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18934.  Tue May 03, 2005 10:50 am Reply with quote

Just a counter-intuitive factoid: there are more trees in Britain now than at any time since the middle ages, according to the Forestry Commission: 25 trees for every man, woman and child. That’s twice as many trees, apparently, as 100 years ago.

Source: The Independent Review 27 May 2002

18947.  Tue May 03, 2005 12:06 pm Reply with quote

Er, is that twice as many trees per person? Of course population has increased hugely, so that would make the 'per-person' figure drop dramatically, even if many trees were cut down. I seem to remember hearing that Britain was completely covered in trees not so long ago. Fred?

18972.  Wed May 04, 2005 4:43 am Reply with quote

No, twice as many trees - not twice as many per peep!

18983.  Wed May 04, 2005 6:00 am Reply with quote

Lots of Americans feel bad when they see images of trees being cut down, because they've been told that America's running out of forestland. Carl Ross, of the group, Save America's Forests, says we've cut way too much. "The loss of natural forests in America is a crisis," he said. "And we will lose species forever, and they'll go extinct, if we don't take action now." Other environmental groups run ads warning of the dire consequences. But The U.S. Agriculture Department says America has 749 million acres of forestland. In 1920, we had 735 million acres of forest. We have more forest now. How can that be? One reason is technology that allows us to grow five times more food per acre — so we need less farmland. Lots of what once was farmland has reverted to forest. But Ross says we don't really have more forests. "We have more areas, in America, with trees on them, that's true. But we have less that are natural," he said. He's right that many of the oldest trees have been cut down, and about 7 percent of America's forests have been planted by man, but that still means that 93 percent are natural.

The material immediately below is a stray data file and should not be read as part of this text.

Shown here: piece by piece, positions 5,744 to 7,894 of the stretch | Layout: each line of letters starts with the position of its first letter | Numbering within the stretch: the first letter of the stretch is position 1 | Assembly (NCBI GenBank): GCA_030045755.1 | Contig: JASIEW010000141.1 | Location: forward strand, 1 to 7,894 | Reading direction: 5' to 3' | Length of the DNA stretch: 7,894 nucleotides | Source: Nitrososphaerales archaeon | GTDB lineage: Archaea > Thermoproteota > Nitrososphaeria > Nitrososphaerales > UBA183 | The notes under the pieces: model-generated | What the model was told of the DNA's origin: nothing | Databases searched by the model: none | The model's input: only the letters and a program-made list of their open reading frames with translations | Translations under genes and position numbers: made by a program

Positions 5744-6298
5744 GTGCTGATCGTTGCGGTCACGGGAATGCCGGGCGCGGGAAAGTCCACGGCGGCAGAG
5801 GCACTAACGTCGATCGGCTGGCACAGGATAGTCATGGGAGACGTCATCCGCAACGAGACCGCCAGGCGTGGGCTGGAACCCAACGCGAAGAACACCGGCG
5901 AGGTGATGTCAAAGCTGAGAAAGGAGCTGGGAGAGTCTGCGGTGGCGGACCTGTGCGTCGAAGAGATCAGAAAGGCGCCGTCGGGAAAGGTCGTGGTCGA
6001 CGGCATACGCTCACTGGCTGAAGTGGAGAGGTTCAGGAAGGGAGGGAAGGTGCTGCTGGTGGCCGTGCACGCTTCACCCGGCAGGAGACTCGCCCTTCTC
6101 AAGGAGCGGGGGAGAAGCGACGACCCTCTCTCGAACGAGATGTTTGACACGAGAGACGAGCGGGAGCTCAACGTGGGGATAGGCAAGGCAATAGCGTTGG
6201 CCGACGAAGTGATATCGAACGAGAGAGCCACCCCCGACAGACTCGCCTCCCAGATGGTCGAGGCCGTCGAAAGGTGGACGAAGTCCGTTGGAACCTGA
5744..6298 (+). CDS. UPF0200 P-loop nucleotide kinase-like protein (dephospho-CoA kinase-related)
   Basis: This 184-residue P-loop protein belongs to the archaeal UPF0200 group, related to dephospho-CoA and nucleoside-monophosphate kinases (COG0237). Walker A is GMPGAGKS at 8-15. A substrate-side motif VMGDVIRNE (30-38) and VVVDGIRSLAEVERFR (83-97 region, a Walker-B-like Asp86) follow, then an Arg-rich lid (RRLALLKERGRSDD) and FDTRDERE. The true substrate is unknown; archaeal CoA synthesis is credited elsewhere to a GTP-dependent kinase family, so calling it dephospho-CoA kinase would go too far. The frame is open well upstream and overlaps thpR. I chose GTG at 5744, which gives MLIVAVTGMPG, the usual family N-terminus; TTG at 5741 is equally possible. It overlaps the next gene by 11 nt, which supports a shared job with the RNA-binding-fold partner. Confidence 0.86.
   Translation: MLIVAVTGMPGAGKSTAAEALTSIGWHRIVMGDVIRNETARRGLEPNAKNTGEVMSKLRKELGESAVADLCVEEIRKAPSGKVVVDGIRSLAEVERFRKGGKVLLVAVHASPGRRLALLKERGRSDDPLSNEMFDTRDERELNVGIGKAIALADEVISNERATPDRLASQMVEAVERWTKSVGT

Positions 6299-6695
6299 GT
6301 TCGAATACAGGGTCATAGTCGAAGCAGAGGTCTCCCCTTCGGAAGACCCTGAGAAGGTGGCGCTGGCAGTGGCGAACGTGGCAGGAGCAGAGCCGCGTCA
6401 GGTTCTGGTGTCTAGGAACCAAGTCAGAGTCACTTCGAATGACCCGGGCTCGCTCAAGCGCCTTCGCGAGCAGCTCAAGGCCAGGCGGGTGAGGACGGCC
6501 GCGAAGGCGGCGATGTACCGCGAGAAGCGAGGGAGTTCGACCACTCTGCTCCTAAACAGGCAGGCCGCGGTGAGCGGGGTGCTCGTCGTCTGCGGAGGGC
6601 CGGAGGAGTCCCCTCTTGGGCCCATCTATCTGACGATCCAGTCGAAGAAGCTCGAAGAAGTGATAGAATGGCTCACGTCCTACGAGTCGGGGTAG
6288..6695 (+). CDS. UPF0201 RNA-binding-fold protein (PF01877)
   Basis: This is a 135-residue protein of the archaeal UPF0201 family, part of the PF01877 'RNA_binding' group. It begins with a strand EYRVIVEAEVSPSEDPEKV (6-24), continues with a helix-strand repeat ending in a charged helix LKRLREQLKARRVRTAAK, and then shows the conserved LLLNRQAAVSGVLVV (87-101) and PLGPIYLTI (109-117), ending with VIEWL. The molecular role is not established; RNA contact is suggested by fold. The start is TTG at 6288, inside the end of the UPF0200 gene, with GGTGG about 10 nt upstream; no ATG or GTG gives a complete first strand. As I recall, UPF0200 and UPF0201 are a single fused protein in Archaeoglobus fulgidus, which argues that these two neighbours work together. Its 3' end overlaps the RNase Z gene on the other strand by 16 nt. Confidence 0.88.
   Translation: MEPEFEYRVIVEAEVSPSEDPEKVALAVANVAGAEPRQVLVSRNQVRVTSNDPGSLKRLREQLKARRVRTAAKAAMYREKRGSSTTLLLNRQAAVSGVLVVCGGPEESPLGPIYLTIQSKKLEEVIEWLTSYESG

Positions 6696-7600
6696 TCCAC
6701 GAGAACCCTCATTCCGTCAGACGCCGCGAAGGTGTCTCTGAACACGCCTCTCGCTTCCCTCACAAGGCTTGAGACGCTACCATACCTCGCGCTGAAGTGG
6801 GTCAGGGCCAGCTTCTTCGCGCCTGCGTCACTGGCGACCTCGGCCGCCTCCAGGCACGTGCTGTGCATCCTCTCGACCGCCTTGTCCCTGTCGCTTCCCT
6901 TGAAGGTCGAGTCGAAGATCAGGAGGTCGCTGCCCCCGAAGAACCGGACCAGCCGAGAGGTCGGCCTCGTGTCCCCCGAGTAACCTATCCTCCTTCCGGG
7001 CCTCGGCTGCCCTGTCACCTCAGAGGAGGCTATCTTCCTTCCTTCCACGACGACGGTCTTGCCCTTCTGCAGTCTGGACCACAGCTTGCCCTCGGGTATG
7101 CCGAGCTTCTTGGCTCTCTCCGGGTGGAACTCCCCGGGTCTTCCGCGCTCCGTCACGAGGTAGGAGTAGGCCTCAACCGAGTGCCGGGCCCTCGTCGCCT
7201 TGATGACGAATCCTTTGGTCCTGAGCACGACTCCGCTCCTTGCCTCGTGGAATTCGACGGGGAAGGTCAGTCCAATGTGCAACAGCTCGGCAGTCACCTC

Ross is also concerned that loss of old-growth forest is leading to a loss of biodiversity. But while some species have decreased, the populations of many others animals have actually increased in the past 75 years. Michael Shermer says many people believe America is destroying the forests because environment groups need to scare people to raise money. "The fear is there," he said, "because, if your goal is to raise funds you have to scare people. You can't tell people things are getting better, and here's the data. You have to tell people things are worse." The truth, however, is that today in the United States there are two acres of forestland for every single person, and America is growing more forest than it cuts.

18990.  Wed May 04, 2005 6:39 am Reply with quote

A Government study into the number of salmon in a river may have driven the fish away, it was claimed today.
River watchdogs (What they? G92) said a 15-year study on the River Axe by the Ministry of Agriculture, Fisheries and Food caused the decline.
The Axe vale Rivers Association claimed scinetists' methods of trapping and tagging fish had caused stocks to dwindle.

s: The Leicester Mercury, 28 March 2003.

This appears to be a straightforward (albeit partially non-human) example of the Hawthorne Effect, which is:

An experimental effect in the direction expected but not for the reason expected; i.e. a significant positive effect that turns out to have no causal basis in the theoretical motivation for the intervention, but is apparently due to the effect on the participants of knowing themselves to be studied in connection with the outcomes measured.

The original Hawthorne Effect occurred during a series of time and motion studies at a US factory. Researchers manipulated various working conditions -- including pay, decor, lighting, breaks, shift times, often resulting in much harsher working conditions -- but no matter what they did, productivity always went up.

Eventually, it dawned on them that the rise in productivity was due to the intimidatory effect of having filled the factory with unfamiliar white-coated men carrying clipboards and watching every move the workers made ...